the dominant view of God in three of the world’s great religions: Christianity, Judaism, and Islam

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Foundationalist Theories of Epistemic Justification
First published Mon Feb 21, 2000; substantive revision Mon Oct 24, 2016
Foundationalism is a view about the structure of justification or knowledge. The foundationalist’s thesis in short is that all knowledge or justified belief rest ultimately on a foundation of noninferential knowledge or justified belief.

A little reflection suggests that the vast majority of the propositions we know or justifiably believe have that status only because we know or justifiably believe other propositions. So, for example, I justifiably believe that there is at least one dog in our neighborhood, because I justifiably believe that my next door neighbor has a dog; I justifiably believe that our garbage will get picked up tomorrow, because I justifiably believe that tomorrow is Tuesday and that our garbage gets picked up every Tuesday; and I justifiably believe that there is going to be at least some rain in the next week, because I justifiably believe that the forecast calls for a good deal of rain, and forecasts are almost always right when it comes to similar short-term forecasts in this area. And the dependence seems to be inferential in nature: in each case, I justifiably believe the former only because I have inferred it, or at least am readily able to infer it, from the latter. Foundationalists about epistemic justification (knowledge) want to contrast my inferentially justified belief (knowledge) with a kind of justified belief (knowledge) that doesn’t involve the having of other justified beliefs (knowledge). There is no standard terminology for what we shall henceforth refer to as noninferential or foundational justification (knowledge).[1]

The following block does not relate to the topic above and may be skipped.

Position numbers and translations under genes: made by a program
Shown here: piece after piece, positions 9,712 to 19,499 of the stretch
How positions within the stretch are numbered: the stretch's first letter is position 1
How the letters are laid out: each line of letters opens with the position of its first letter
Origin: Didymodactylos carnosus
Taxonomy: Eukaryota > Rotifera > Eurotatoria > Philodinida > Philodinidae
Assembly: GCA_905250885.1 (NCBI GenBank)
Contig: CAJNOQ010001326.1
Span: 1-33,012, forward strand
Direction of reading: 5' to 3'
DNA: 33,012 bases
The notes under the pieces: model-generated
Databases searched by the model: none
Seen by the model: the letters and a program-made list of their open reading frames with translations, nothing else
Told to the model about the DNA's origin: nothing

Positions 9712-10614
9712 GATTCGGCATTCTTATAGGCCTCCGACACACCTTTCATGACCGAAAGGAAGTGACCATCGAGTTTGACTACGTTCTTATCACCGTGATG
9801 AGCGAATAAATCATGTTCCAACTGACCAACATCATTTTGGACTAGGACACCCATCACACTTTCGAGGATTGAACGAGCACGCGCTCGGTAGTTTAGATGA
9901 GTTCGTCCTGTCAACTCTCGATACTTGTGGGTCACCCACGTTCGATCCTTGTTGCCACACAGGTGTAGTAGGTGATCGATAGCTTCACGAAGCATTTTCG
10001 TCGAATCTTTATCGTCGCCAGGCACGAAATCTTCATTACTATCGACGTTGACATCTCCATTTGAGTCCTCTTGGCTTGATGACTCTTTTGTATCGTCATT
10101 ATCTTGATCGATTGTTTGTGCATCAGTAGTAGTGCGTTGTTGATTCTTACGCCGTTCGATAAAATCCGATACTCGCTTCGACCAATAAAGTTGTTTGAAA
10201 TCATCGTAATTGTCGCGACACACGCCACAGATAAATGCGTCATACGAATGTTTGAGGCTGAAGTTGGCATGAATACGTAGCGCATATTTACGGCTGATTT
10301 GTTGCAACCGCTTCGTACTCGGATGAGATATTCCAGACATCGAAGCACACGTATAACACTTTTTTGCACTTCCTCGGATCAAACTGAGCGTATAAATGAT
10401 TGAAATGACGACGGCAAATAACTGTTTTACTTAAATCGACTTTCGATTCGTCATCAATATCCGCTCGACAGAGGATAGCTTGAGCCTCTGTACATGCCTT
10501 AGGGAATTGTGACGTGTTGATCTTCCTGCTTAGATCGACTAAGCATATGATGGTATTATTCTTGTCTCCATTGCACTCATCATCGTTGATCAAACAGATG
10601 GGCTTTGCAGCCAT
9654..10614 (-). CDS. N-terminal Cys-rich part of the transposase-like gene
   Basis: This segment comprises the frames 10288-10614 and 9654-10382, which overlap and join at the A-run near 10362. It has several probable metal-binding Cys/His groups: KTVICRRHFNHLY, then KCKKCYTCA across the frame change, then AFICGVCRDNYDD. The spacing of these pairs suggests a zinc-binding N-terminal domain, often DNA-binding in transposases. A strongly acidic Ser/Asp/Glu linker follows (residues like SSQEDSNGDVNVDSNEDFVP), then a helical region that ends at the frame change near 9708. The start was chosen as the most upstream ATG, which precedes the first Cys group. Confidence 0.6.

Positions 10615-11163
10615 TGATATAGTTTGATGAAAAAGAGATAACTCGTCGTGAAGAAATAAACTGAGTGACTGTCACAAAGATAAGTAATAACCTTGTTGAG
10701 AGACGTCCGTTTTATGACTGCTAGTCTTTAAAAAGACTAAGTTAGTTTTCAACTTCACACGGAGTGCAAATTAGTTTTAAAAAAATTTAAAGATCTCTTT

Many interesting and difficult questions can be raised about the relation between justification and knowledge, including whether knowledge should be analyzed in terms of justification, as epistemologists traditionally seem to have thought, or the other way round.[2] In what follows we will concentrate on foundationalism about justification, though much of what we say also applies to foundationalism about knowledge.

Epistemologists commonly distinguish between doxastic and propositional justification. Very roughly, one has propositional justification when one has justification for belief in a proposition—i.e., when one possesses good reasons, evidence, or justification to believe a proposition. One has doxastic justification when one not only has justification to believe a proposition but also believes the proposition and believes it at least partly on the basis of good reasons, evidence, or justification one has. For ease of exposition, much of our discussion is put in terms that most naturally refer to doxastic justification—e.g., “justified belief”, “being justified in believing”. However, even when we use such terms, we focus on propositional justification (which is also required for doxastic justification) and assume that the other conditions involved in believing on a proper basis are satisfied. (For more on the basing requirement, see the entry on the epistemic basing relation.)

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